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Generic Name: Nalbuphine Hydrochloride
Class: Opiate Partial Agonists
VA Class: CN101
CAS Number: 23277-43-2


Analgesic; opiate partial agonist.a b

Uses for Nubain


Relief of moderate to severe paina b such as that associated with acute and chronic medical disorders including cancer, orthopedic problems, renal or biliary colic, migraine or vascular headaches, and surgery.b

Preoperative and postoperative sedation and analgesia.a b

Supplement to balanced surgical anesthesia.a b

Obstetric analgesia during labor and delivery.106 a b

Nubain Dosage and Administration


  • Avoid increases in dose or frequency of administration which in susceptible individuals might result in physical dependence.b


Administer by sub-Q, IM, or IV injection.a b

IV Administration

For solution and drug compatibility information, see Compatibility under Stability.

Rate of Administration

For induction of anesthesia: Administer IV over 10–15 minutes.a b


Available as nalbuphine hydrochloride; dosage expressed in terms of the salt.a

Adjust dosage according to the severity of pain, physical status of the patient, and other drugs that the patient is receiving.a b


Patients Not Tolerant to Opiate Agonists
IV, IM, or Sub-Q

10 mg in a 70-kg patient (about 0.14 mg/kg).a b Repeat every 3–6 hours as necessary.a b

Patients Tolerant to Opiate Agonists
IV, IM, or Sub-Q

Initially, administer 25% of the usual dose of nalbuphine in patients chronically receiving morphine, meperidine, codeine, or other opiate agonists with a similar duration of action.b

Observe the patient for signs or symptoms of withdrawal (e.g., abdominal cramps, nausea, vomiting, lacrimation, rhinorrhea, anxiety, restlessness, increased temperature, piloerection).b If symptoms are troublesome, give IV morphine slowly in small increments until withdrawal symptoms are relieved.b However, waiting until the abstinence syndrome abates is probably preferred.b If withdrawal symptoms do not occur, increase dosage progressively until the desired level of analgesia is obtained.b

Supplement to Balanced Anesthesia

0.3–3 mg/kg for induction of anesthesia.a b For maintenance, 0.25–0.5 mg/kg as necessary.a b

Prescribing Limits


Patients Not Tolerant to Opiate Agonists
IV, IM, or Sub-Q

Maximum 20 mg as a single dose; maximum 160 mg daily.a b

Special Populations

Hepatic Impairment

Dosage reduction is recommended.a b

Renal Impairment

Dosage reduction is recommended.a b

Cautions for Nubain


  • Known hypersensitivity to nalbuphine or any ingredient in the formulation.a



Respiratory Effects

Possible respiratory depression.a Administer with caution and in low doses in patients with impaired respiration caused by other drugs, uremia, bronchial asthma, severe infection, cyanosis, or respiratory obstruction.a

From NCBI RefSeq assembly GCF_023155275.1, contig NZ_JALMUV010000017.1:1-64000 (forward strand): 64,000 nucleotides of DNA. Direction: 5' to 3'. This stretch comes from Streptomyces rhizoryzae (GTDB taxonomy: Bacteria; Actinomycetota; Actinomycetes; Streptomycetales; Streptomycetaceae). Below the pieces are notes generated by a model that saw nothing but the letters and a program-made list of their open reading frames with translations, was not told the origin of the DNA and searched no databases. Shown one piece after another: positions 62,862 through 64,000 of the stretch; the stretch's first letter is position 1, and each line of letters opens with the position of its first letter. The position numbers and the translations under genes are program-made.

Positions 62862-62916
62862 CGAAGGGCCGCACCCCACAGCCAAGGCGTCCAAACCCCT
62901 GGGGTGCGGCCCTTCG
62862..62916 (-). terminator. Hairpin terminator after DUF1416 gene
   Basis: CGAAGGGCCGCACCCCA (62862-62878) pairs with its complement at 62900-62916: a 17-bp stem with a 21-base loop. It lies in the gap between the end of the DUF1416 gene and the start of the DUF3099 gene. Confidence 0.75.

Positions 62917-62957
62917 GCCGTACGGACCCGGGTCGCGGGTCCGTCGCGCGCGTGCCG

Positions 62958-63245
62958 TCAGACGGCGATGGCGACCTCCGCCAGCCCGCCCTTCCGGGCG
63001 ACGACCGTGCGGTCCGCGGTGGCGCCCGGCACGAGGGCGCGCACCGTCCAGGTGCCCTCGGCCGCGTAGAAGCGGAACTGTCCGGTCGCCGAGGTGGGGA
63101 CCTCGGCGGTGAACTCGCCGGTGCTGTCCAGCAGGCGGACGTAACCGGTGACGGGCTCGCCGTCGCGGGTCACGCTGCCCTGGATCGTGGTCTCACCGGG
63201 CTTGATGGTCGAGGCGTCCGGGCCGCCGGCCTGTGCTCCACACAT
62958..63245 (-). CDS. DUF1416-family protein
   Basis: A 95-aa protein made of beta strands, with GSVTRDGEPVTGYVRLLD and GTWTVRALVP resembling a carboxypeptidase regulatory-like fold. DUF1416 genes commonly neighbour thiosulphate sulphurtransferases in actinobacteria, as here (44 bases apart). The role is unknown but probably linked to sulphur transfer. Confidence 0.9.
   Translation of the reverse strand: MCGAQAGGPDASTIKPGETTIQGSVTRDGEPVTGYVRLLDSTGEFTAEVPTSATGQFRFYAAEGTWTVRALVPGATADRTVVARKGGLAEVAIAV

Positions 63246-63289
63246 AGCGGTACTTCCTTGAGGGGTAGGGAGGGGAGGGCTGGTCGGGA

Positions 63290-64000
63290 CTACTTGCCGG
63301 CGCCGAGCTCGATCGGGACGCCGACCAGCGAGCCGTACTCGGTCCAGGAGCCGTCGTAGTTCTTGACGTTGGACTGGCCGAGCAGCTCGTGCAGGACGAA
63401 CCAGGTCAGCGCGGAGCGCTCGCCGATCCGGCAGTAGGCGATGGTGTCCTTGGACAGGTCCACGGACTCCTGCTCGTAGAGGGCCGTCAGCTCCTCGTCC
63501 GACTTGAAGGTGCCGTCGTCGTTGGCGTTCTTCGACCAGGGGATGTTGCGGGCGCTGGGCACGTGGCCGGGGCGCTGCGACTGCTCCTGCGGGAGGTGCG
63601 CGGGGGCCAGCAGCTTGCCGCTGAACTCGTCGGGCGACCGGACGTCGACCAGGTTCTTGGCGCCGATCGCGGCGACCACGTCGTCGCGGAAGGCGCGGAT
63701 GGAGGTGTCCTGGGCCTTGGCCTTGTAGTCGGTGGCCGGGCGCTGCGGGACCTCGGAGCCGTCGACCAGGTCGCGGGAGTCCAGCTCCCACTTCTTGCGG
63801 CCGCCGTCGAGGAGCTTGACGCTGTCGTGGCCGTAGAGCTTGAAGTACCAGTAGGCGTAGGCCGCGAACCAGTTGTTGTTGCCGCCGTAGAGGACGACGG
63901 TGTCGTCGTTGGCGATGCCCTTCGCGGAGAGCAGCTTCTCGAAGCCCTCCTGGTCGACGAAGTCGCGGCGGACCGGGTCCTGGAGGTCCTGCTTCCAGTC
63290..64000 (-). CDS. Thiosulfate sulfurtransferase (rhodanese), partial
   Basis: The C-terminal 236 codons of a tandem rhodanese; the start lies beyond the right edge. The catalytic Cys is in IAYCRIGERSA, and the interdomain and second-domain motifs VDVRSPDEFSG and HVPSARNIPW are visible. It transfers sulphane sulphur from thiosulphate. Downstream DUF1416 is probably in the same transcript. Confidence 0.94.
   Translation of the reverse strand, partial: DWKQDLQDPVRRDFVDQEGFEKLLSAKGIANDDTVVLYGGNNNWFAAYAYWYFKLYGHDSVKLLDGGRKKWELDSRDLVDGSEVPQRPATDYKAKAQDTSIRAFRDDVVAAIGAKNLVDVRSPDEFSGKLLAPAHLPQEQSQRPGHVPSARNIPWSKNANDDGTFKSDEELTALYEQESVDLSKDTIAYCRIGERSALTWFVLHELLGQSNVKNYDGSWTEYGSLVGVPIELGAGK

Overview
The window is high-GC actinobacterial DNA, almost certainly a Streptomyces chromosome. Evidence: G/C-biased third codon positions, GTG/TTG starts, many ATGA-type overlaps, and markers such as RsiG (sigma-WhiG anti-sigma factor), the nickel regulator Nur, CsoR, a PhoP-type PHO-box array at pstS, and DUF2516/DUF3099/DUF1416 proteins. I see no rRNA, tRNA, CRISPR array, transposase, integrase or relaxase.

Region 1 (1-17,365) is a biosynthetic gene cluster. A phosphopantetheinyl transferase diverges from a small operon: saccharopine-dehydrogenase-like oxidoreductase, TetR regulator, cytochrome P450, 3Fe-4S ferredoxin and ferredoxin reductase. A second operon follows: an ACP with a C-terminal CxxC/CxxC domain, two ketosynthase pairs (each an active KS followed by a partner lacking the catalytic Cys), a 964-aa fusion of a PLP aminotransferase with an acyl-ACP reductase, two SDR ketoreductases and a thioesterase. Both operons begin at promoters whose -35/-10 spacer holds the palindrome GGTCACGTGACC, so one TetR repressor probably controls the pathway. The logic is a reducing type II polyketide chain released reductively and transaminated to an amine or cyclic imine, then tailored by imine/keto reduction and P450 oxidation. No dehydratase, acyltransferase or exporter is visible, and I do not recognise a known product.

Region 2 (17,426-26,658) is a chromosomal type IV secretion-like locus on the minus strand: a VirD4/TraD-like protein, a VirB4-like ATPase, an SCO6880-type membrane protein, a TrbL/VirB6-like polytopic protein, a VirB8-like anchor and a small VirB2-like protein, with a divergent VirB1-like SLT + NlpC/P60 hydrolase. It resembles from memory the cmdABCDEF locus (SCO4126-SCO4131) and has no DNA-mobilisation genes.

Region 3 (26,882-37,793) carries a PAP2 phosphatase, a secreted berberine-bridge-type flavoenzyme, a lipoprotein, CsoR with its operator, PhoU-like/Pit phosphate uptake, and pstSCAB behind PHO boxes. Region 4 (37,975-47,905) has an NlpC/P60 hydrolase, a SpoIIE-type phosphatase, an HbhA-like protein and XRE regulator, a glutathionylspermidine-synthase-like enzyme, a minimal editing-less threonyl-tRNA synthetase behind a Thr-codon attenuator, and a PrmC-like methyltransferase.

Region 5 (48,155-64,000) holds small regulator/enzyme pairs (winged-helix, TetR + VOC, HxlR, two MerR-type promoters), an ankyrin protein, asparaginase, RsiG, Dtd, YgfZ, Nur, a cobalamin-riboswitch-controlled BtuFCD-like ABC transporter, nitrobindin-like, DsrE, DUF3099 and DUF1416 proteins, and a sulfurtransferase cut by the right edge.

Should be administered as a supplement to general anesthesia only by individuals who are experienced in the use of parenteral anesthetics and in the maintenance of an adequate airway and respiratory support.a

Facilities and personnel necessary for intubation, administration of oxygen, and assisted or controlled respiration should be readily available; an opiate antagonist (e.g., naloxone) should also be readily available.a

Abuse Potential

Possible tolerance, psychologic dependence, and physical dependence.a

Prescribe cautiously for patients who are emotionally unstable or have a history of opiate abuse; closely supervise these patients when long-term therapy is contemplated.a Avoid unnecessary increases in dose or frequency of administration; avoid use in anticipation of pain.a

CNS Depression

Performance of activities requiring mental alertness and physical coordination may be impaired.a b When used in emergency procedures, keep the patient under observation until recovery from the drug’s effects that would affect driving or other potentially hazardous tasks has occurred.a b

Concurrent use of other CNS depressants may potentiate CNS depression.a b (See Interactions.)

Head Injury and Increased Intracranial Pressure

Potential for elevation of CSF pressure as a result of vasodilation following carbon dioxide retention.a b Opiate effects may obscure the existence, extent, or course of intracranial pathology.a b Use in patients with head injury, other intracranial lesions, or preexisting elevation in intracranial pressure only if the potential benefits justify the possible risks.a b

Sensitivity Reactions

Hypersensitivity Reactions

Anaphylactic or anaphylactoid and other serious hypersensitivity reactions, including shock, respiratory distress, respiratory arrest, bradycardia, cardiac arrest, hypotension, and laryngeal edema, reported.106

Sulfite Sensitivity

Some formulations contain sodium metabisulfite, which may cause allergic-type reactions (including anaphylaxis and life-threatening or less severe asthmatic episodes) in certain susceptible individuals.105

General Precautions

Patients Dependent on Opiates

Use with caution in patients who have been chronically receiving opiate agonists; nalbuphine does not suppress the abstinence syndrome in these patients; high doses may precipitate withdrawal symptoms (e.g., abdominal cramps, nausea, vomiting, lacrimation, rhinorrhea, anxiety, restlessness, increased temperature, piloerection) as a result of opiate antagonist effect.a b (See Patients Tolerant to Opiate Agonists under Dosage and Administration.)